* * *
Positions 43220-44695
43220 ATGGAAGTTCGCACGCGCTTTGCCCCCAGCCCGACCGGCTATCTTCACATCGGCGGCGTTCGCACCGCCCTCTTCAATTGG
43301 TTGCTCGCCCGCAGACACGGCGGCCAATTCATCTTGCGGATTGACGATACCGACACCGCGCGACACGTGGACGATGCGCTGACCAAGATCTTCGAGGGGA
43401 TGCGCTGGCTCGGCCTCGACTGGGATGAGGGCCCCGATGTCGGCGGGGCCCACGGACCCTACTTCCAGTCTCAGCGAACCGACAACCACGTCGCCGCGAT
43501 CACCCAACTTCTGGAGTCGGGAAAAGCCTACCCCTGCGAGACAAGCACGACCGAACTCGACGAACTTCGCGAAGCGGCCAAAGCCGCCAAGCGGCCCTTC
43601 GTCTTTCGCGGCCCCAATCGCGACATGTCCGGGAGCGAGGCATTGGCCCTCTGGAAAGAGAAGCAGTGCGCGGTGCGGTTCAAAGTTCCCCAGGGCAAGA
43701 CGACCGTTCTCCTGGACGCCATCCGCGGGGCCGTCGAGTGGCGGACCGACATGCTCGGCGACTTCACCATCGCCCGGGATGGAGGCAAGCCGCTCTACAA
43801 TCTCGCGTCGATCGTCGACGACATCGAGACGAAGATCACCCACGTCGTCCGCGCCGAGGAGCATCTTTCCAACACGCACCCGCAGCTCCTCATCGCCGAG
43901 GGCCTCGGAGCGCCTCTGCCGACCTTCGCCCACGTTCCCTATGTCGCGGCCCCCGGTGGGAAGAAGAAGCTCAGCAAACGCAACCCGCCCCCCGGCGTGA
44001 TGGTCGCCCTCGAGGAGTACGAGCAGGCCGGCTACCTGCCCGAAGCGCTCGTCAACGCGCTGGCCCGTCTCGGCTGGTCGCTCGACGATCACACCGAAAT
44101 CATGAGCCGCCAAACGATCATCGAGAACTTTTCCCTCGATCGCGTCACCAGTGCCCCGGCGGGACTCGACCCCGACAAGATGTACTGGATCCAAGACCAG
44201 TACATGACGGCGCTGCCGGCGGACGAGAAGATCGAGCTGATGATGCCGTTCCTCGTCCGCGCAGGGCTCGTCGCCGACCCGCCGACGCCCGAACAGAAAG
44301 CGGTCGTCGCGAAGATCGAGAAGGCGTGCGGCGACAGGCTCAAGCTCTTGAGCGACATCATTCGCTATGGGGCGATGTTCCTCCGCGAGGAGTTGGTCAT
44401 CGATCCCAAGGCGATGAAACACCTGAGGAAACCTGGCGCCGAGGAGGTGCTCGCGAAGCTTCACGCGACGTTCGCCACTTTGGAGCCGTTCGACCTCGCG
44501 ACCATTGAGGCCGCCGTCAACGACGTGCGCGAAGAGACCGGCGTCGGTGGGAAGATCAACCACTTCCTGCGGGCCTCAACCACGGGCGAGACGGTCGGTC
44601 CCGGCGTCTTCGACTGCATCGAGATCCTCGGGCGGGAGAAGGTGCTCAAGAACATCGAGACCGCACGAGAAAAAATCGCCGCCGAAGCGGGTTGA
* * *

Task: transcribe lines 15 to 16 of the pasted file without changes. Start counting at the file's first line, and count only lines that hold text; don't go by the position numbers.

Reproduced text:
44501 ACCATTGAGGCCGCCGTCAACGACGTGCGCGAAGAGACCGGCGTCGGTGGGAAGATCAACCACTTCCTGCGGGCCTCAACCACGGGCGAGACGGTCGGTC
44601 CCGGCGTCTTCGACTGCATCGAGATCCTCGGGCGGGAGAAGGTGCTCAAGAACATCGAGACCGCACGAGAAAAAATCGCCGCCGAAGCGGGTTGA